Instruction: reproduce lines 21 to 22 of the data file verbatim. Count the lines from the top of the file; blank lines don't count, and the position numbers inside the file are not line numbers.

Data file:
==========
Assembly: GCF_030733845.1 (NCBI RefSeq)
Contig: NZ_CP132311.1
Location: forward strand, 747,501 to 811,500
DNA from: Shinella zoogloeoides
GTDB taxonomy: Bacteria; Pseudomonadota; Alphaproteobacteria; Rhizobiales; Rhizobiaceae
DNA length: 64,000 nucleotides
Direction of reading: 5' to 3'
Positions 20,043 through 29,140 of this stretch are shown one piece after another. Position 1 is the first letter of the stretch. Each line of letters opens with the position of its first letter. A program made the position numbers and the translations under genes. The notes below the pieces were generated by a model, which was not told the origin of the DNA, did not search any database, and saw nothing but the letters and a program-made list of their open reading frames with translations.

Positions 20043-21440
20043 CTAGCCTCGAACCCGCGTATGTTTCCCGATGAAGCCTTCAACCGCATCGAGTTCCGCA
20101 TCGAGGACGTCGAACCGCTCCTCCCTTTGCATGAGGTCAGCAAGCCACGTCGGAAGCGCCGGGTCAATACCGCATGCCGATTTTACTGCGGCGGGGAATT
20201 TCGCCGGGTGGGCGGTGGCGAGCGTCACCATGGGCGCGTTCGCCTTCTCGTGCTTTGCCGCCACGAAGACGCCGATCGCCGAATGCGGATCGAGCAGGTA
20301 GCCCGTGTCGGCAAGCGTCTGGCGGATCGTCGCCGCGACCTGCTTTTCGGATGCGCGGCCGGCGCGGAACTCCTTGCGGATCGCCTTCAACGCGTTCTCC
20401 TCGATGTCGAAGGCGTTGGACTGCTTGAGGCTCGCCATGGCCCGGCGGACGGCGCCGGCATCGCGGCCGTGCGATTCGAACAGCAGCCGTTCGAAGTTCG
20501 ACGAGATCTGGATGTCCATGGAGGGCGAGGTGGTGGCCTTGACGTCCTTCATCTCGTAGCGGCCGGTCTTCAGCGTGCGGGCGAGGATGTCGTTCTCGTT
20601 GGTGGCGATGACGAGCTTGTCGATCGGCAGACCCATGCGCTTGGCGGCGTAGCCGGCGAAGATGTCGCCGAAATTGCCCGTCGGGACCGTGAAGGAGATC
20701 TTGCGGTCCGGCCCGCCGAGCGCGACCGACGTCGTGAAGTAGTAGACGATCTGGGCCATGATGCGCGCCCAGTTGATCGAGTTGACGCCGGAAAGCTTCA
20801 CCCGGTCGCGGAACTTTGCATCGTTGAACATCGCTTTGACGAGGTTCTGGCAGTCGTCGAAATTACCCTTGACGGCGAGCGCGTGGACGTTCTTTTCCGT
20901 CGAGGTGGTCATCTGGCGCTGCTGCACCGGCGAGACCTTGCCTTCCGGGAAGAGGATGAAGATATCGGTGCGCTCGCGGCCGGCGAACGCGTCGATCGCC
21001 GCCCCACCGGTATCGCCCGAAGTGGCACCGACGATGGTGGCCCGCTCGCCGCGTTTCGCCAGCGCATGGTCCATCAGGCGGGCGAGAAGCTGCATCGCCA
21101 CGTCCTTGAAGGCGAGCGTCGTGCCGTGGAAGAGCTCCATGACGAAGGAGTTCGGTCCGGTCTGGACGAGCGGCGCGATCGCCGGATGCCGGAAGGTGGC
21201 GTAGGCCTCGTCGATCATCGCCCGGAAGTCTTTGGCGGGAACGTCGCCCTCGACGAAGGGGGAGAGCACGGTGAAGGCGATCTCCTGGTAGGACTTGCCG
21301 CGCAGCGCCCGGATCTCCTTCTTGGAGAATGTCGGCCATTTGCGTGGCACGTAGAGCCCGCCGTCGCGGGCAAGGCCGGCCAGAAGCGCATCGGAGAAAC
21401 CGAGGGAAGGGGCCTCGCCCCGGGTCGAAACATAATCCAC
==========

21101 CGTCCTTGAAGGCGAGCGTCGTGCCGTGGAAGAGCTCCATGACGAAGGAGTTCGGTCCGGTCTGGACGAGCGGCGCGATCGCCGGATGCCGGAAGGTGGC
21201 GTAGGCCTCGTCGATCATCGCCCGGAAGTCTTTGGCGGGAACGTCGCCCTCGACGAAGGGGGAGAGCACGGTGAAGGCGATCTCCTGGTAGGACTTGCCG